Virginia Woolf- A Salon of Her Own

Becca Anderson, author of The Book of Awesome Women Writers, has written a new blog post on the life and career of legendary author Virginia Woolf.


One of the leaders of the modern literary movement, Virginia Woolf was born and raised in London to a family of letters; her father had an excellent reputation as a scholar and writer and authored The Dictionary of English Biography. Her mother moved in artistic circles and hosted Edward Burne- Jones, William Holman Hunt, G.F. Watts, and stage actress Ellen Terry. Virginia was also accustomed to having literati visit her home; her parents entertained their noteworthy friends Henry James, Lord Tennyson, poet George Meredith, and writer-ambassador James Russell Lowell. In addition to her sister Vanessa, young Virginia Stephen had two natural brothers, Thoby and Adrian, a stepsister, Stella, and two stepbrothers, Gerald and George Duckworth. Though father Leslie Stephen was learned, he was not necessarily socially progressive, believing the girls needed only to be educated at home.

Upon his death in 1905, the Stephen children shocked their relatives by closing the house they were raised in and relocating to Bloomsbury, a poorer neighborhood. There, they began to refashion life in accordance with their needs and interests. Thoby, a student at Cambridge and member of an underground organization, the Apostles, brought his friends over on Thursday evenings. These lively encounters quickly turned into a regular series of salons. This idyllic episode soon came to an end, however, when a group trip to Greece ended in Thoby dying of typhoid. A week later, still in mourning, Vanessa became engaged to Thoby’s dear friend Clive Bell and set up a household in a Gordon Square row house. In 1907, Adrian and Virginia also moved, to Fitzroy Square; they took a house formerly occupied by George Bernard Shaw. Brother and sister resumed holding salons in their new home, forming the true beginning of the Bloomsbury group. Virginia keenly enjoyed the high-minded exchanges these evenings afforded her; they were often the highlight of her week.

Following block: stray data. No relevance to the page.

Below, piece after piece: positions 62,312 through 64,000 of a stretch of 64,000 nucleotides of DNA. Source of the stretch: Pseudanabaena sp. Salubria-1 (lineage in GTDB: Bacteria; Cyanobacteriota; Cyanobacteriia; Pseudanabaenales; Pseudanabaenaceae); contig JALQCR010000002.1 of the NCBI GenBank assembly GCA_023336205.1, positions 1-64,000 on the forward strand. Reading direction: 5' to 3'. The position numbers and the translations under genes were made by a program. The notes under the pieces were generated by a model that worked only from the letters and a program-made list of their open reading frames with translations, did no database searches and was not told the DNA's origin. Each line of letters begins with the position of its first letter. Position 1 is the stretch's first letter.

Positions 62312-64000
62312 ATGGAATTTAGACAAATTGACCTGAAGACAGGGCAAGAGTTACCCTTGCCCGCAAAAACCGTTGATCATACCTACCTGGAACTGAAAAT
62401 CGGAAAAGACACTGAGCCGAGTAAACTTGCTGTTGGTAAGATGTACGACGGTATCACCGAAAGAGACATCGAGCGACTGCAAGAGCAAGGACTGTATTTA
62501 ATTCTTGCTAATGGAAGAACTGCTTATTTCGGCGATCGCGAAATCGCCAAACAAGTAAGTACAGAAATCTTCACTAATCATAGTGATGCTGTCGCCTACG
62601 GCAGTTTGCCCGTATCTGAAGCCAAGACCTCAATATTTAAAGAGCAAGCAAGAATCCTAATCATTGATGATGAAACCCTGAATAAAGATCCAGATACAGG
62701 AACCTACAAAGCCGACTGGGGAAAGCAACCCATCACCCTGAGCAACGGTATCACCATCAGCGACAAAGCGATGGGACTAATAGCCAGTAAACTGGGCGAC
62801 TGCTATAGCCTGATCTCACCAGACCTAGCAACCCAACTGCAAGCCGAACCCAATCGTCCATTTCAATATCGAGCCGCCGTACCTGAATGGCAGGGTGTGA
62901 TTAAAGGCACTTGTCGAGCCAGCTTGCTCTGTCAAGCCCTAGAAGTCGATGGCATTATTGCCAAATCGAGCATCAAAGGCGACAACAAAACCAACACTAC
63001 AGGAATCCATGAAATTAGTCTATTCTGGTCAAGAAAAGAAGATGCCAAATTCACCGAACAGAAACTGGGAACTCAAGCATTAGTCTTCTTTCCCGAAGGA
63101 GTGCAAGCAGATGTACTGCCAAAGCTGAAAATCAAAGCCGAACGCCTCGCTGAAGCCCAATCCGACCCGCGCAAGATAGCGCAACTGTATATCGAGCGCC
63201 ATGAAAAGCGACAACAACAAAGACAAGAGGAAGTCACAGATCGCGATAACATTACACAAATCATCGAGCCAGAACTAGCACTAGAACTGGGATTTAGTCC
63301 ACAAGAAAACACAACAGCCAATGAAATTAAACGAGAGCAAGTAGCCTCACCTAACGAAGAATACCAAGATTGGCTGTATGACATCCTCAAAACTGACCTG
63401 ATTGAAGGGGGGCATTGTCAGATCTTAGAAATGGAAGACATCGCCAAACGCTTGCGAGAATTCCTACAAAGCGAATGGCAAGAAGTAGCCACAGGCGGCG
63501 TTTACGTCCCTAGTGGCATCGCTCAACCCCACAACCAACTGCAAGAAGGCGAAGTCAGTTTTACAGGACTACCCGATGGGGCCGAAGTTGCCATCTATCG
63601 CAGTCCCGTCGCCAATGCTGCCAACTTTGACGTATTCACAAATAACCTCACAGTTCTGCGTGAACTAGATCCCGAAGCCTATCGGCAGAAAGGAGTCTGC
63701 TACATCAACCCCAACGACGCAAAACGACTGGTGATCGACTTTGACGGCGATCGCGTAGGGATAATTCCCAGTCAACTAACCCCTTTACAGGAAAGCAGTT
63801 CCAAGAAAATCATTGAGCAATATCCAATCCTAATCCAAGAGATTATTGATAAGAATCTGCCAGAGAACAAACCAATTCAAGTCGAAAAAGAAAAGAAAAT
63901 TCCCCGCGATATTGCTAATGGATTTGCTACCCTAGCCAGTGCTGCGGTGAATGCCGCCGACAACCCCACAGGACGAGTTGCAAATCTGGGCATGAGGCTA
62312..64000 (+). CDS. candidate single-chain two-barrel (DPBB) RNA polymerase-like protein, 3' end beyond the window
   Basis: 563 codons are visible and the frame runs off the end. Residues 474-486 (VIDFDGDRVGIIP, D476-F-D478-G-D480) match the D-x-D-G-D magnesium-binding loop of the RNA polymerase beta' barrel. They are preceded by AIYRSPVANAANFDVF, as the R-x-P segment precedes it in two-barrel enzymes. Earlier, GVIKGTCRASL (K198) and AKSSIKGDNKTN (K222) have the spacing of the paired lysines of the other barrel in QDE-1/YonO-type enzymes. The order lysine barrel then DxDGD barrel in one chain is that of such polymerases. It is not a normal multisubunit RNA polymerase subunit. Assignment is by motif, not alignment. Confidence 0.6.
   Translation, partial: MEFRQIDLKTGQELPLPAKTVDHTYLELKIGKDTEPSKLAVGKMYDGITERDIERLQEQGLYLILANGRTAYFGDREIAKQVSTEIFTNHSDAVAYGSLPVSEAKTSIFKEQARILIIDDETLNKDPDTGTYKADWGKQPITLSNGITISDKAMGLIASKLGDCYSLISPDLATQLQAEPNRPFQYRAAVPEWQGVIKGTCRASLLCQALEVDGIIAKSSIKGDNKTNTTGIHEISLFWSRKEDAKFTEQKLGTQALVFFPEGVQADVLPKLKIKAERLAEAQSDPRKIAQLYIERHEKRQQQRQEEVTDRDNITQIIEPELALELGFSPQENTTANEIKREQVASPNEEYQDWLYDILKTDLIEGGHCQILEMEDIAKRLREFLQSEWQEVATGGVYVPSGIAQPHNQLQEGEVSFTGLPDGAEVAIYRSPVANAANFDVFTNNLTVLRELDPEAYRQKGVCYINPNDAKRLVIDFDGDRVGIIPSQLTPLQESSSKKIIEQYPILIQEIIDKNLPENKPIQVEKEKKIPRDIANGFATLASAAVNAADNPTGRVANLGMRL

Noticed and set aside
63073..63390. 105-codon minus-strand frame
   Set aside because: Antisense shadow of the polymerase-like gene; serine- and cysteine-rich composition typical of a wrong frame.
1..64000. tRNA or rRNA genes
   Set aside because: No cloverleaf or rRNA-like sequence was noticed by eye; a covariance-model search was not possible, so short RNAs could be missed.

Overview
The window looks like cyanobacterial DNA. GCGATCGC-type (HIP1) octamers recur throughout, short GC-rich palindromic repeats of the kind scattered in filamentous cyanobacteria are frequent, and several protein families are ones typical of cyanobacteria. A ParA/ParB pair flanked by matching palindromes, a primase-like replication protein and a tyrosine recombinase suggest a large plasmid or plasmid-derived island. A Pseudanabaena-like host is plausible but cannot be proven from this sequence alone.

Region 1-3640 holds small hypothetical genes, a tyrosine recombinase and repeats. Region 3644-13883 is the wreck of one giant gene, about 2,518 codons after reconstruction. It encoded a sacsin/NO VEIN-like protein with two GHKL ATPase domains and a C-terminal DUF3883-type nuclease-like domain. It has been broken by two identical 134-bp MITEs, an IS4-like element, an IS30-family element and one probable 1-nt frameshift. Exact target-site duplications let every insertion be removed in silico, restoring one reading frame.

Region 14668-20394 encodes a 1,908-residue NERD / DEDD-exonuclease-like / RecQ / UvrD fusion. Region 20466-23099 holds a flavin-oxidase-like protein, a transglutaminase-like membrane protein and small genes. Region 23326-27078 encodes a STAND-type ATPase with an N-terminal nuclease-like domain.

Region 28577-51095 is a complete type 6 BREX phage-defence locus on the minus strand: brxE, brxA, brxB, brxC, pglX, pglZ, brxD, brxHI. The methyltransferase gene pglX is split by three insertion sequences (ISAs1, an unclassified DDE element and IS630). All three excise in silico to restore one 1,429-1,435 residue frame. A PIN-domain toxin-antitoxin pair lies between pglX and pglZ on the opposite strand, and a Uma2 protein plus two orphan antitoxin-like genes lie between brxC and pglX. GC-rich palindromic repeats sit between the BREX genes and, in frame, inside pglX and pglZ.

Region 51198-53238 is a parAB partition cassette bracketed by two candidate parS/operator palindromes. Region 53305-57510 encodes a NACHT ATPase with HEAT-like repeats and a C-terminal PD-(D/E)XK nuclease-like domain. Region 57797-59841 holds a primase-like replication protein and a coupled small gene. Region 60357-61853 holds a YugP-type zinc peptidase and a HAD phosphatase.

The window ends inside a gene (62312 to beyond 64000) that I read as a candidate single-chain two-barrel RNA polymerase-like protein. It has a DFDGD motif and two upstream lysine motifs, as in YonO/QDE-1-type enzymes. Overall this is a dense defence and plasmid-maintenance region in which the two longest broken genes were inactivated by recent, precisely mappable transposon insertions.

She was an extremely sensitive person given to occasional depressions and suicidal tendencies. She would go for long periods of time without eating and is thought by some scholars to have been anorexic. An inveterate diarist, we know much about her state of mind and sexual advances by her stepbrothers, as well as her doubts, fears, and dreams. Her diaries also showed the beginnings of her “stream of consciousness” writing technique, an impressionistic, associative style reflecting the outer world through the inner world. She would also gossip about the various members of the salon and its outer circles, the servants, and their extended family.